Recently Terri Moser, Director of family ministry at St. Catherine of Siena, blessed us with her presence and wisdom talking about “Respect: How to Give it and how to get it”. Terri shared tips and resources on how to work with children of all ages up to age 25, and handling our own anger, all backed by brain science research.

Ultimately as parents and teachers we want to “be a coach, not executioner” of the children in our care. I asked a few parents who attended to share their highlights.

  • Tears and large body moments are some of the calming mechanics children (and adults) use to express and bring their emotions under control.

  • Anger is a physiological reaction (like pain) that is morally neutral.  It is when we use anger as an excuse to cause harm that it becomes sinful.

  • A goal of the parent is to show anger without insult and without causing harm. Teach how to express anger through problem-solving.

  • It is hopeful to know that we can be more helpful to our children and students by respecting  them and us more and more.  Being aware of the environment and timing and knowledge to recognize their and our emotions and what we say and how to say it.

  • I have always wondered what was going on when my apparently bright child would often “regress” in a matter of seconds. I would then attempt to communicate on a level that he/she couldn’t.  It gave me more empathy for others in general in realizing that we may all do this. So often, I see my kids as a little version me or a little version of my wife. They’re not! Not only is their body still growing, but their mind is as well. Until they are 25!

  • I’ve never had difficulty apologizing for my behavior, but sometimes I may do so in a less effective manner. For example, saying " I'm sorry about the way I was angry" instead of "I'm sorry I was angry." That way children know it is OK to be angry; it is just what we do with it!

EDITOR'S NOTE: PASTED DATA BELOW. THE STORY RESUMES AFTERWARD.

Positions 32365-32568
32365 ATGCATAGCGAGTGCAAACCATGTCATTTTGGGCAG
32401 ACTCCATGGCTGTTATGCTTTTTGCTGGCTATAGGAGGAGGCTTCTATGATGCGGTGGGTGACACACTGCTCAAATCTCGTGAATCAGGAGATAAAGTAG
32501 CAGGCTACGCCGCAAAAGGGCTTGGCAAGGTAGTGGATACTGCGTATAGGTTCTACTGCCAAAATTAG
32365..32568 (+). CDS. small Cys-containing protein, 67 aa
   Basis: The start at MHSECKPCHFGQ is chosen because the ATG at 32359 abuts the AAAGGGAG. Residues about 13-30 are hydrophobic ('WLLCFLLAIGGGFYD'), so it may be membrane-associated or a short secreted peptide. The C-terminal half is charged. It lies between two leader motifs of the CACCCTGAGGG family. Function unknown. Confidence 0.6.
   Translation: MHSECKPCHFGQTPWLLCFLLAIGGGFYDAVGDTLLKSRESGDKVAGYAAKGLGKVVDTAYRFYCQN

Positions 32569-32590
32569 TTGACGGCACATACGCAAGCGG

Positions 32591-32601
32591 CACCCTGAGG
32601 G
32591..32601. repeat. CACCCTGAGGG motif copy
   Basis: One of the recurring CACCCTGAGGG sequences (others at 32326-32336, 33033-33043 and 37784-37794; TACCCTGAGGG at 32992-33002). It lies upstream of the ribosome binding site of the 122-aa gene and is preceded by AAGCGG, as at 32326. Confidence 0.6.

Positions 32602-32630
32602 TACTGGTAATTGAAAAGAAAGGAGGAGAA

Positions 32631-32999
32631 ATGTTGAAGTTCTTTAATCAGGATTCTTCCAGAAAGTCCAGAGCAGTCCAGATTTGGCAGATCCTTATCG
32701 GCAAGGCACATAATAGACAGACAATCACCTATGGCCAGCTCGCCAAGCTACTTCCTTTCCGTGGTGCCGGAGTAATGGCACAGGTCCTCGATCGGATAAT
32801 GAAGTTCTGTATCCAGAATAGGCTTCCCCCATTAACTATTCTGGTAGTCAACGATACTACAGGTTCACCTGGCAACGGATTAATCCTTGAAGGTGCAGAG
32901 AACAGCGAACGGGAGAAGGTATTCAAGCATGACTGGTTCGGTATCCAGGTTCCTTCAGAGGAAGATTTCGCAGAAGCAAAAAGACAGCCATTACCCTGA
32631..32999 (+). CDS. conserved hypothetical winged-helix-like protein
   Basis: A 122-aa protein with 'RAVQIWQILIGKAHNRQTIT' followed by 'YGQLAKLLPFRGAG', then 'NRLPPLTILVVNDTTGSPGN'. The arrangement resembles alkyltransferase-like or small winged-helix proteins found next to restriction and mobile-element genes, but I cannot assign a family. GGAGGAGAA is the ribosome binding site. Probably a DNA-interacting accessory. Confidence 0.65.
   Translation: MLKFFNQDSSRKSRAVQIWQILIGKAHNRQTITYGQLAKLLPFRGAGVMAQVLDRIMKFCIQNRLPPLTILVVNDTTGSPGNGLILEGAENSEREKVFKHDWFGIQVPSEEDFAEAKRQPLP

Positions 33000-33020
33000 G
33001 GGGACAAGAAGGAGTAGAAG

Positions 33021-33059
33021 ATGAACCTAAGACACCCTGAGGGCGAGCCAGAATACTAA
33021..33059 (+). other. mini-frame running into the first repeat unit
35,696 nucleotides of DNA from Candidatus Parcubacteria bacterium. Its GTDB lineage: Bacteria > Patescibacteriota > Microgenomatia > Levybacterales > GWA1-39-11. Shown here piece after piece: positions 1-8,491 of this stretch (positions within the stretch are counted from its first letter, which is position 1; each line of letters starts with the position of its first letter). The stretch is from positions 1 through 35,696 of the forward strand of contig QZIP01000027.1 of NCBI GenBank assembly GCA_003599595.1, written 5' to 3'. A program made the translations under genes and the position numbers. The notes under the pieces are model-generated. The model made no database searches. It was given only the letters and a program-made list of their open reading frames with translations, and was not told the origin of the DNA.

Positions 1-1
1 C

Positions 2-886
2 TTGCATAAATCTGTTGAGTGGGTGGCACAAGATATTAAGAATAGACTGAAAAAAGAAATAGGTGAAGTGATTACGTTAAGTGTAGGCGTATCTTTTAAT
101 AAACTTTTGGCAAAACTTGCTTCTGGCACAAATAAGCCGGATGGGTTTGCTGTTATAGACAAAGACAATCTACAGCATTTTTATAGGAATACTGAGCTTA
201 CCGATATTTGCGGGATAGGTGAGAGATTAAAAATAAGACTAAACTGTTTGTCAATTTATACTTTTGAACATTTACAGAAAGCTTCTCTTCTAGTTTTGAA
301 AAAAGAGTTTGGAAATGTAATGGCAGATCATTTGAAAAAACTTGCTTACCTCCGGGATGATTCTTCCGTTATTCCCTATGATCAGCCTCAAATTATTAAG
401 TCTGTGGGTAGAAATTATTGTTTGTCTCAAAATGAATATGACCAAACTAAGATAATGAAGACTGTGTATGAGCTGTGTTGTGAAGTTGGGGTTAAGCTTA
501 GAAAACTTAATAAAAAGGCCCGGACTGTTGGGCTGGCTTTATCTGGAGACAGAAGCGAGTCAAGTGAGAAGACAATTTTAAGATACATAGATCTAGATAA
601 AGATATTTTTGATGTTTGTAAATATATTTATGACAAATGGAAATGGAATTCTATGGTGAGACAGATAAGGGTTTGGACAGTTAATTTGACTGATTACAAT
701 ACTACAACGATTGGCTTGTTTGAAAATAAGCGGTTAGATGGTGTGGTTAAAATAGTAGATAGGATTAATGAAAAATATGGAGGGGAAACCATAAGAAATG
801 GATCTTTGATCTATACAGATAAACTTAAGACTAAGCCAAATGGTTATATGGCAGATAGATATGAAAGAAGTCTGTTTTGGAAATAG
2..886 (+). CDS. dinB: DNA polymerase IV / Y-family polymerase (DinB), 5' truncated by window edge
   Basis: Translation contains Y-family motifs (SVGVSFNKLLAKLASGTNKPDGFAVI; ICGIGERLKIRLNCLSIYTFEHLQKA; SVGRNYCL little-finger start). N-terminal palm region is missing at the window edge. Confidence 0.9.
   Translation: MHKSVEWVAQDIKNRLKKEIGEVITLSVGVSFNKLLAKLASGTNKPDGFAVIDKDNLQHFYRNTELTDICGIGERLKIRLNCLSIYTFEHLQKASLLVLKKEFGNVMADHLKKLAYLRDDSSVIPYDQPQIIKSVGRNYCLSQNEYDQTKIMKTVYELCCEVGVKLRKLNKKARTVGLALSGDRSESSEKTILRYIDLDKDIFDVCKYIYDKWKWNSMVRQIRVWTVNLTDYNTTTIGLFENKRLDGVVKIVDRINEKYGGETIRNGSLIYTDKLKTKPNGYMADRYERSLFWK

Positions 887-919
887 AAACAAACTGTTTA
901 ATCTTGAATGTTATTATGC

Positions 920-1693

• Be a teacher of relationship repair:

    • (1) Say what you see - “you used language that is not appropriate and is disrespectful to a teacher”.

    • (2) “I expect you to”…

    • (3) What are you going to do in the future? Tell me 3 things you can do differently.

  • Don’t be afraid to sit in silence with your child especially when they are frustrated or dealing with significant emotions. They need your presence…calmly…and silently.

  • I appreciated the encouragement to simply be with upset kids - listening as they work through their own phases (anger, revenge, apathy, sadness, etc.) to eventually solve their own problem.

  • Remove the words “Why” and “Hurry up” from your vocabulary with your kids. You can use “I expect” instead. 

  • I was reminded that the best discipline is to model the behavior we want to see in our children.

What are some ways you give and get respect?

The video of the class can be found here.